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Aircraft and Wifi

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Aircraft and Wifi

Old 3rd Mar 2012, 11:02
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Aircraft and Wifi

There was an article in the last Oz Aviation that said that new inflight entertainment systems wil be wifi.

Has wifi been tested on aircraft? tested to make sure it doesnt interfere with the ships electronics?
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Old 3rd Mar 2012, 11:19
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I used it on LH a few years ago. It's not new.
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Old 3rd Mar 2012, 11:37
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Boingo has had WiFi on some US carriers (AirTran, some flights of Delta and American too etc. ) since 2009 at least. So this isn't uncharted territory.
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Old 3rd Mar 2012, 15:38
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has the potential to save a lot of money/weight/power consumption. Wi-fi plus pax with own device , ipad etc and a charging socket , got to be the way forward .
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Old 3rd Mar 2012, 21:35
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I know of a certified WiFi device, was rather new in 2010. They apparently had to block parts of the frequency spectrum normally used though. Rather peculiar if others have been using it without restriction since 2009... got more info on that one?
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Old 3rd Mar 2012, 21:39
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The wifi system trialled on one of 767s comes with strict guidelines. Only specific avionic component part numbers can be fitted to the aircraft (those that have been tested with this particular wifi system).

As I recall, deviating from this necessitates the deactivation of the wifi system.

Rgds
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Old 3rd Mar 2012, 22:05
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Originally Posted by NSEU View Post
The wifi system trialled on one of 767s comes with strict guidelines. Only specific avionic component part numbers can be fitted to the aircraft (those that have been tested with this particular wifi system).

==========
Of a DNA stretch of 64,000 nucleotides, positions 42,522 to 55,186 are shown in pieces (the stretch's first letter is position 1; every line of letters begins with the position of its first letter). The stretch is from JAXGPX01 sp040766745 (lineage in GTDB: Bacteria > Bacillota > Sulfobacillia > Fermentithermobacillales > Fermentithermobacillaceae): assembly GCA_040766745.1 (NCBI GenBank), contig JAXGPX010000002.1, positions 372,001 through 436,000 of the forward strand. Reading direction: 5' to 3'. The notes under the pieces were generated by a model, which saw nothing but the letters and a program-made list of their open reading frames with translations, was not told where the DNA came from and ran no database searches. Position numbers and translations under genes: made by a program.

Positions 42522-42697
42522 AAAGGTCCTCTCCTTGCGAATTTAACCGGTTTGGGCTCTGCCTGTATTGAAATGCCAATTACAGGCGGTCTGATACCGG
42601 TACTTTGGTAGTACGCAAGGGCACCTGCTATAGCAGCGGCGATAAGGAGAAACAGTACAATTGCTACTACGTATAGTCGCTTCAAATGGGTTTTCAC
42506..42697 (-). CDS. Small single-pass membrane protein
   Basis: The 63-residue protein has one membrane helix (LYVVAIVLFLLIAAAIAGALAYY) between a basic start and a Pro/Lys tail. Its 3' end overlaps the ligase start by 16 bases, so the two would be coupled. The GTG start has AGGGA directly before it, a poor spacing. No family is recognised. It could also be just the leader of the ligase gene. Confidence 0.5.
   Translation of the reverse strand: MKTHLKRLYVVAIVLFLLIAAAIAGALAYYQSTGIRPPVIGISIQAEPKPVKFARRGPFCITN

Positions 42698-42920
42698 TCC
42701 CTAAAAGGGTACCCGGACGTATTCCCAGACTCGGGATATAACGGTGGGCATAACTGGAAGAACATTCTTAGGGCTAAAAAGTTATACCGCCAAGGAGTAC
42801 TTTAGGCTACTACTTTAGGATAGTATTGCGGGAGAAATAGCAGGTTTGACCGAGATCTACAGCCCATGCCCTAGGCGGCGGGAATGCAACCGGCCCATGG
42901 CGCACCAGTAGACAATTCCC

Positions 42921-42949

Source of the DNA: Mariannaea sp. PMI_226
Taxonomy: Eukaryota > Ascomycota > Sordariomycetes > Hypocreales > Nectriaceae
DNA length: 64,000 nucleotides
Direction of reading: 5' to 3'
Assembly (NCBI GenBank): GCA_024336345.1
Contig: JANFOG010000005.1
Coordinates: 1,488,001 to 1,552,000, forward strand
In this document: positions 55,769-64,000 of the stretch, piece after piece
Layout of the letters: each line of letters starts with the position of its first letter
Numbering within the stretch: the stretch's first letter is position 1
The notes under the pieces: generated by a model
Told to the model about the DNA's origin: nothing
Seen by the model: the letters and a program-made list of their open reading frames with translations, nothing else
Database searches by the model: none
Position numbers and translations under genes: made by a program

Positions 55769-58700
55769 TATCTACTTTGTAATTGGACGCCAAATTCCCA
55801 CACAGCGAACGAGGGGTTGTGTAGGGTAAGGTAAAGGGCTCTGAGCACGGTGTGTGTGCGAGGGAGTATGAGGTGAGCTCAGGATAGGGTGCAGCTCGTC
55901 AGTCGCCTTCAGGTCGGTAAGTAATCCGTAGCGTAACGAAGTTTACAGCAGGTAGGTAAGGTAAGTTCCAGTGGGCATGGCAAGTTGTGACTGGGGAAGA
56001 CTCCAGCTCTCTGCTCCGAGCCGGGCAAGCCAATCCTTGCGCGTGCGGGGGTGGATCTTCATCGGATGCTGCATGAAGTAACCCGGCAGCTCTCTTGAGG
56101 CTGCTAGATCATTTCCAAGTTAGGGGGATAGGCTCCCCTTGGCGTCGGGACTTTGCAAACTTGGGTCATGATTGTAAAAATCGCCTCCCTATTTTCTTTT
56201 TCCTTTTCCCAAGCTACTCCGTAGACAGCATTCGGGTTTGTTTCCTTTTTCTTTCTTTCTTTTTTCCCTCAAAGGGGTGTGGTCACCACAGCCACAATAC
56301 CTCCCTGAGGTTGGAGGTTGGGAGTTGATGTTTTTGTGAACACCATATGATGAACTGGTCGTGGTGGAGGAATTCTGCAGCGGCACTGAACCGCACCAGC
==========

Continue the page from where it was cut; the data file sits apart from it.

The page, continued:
As I recall, deviating from this necessitates the deactivation of the wifi system.

Rgds
NSEU
That's probably more to do with the US military owning that part of the spectrum than anything else. There are different channels used in different parts of the globe for 802.11: List of WLAN channels - Wikipedia, the free encyclopedia
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Old 4th Mar 2012, 05:34
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Under FAA governance, it's a simple process.

The system will be operated for approval while a FAA designate monitors all aircraft systems in operation to determine that there is not interference for STC approval in said aircraft type.
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Old 4th Mar 2012, 05:54
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I know of a certified WiFi device, was rather new in 2010. They apparently had to block parts of the frequency spectrum normally used though. Rather peculiar if others have been using it without restriction since 2009... got more info on that one?
Just to clarify, I meant Boingo has provided WiFi for Internet Access from PAX devices since 2009. Not sure if anyone is using WiFi in-seat entertainment devices yet but sure sounds like a good idea.

This article covers some bits of the certificaion process: Clearing WiFi To Fly: Aviation Week Article
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Old 4th Mar 2012, 18:15
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Not sure if anyone is using WiFi in-seat entertainment devices yet but sure sounds like a good idea.
I would be a bit skeptical that -all- in-seat entertainment including on demand movies could be provided via available wifi bandwidth.

A multicast/broadcast scheme with local buffering for pause etc could work but that would require compatible user device apps, which may/may not exist or be commonly available.

In any case not all passengers will have/want to use their own devices so a seat back display would still be needed.

What I want is for the airline to provide a jack that allows the seat back display to be used by the i-phone/pad/whatever.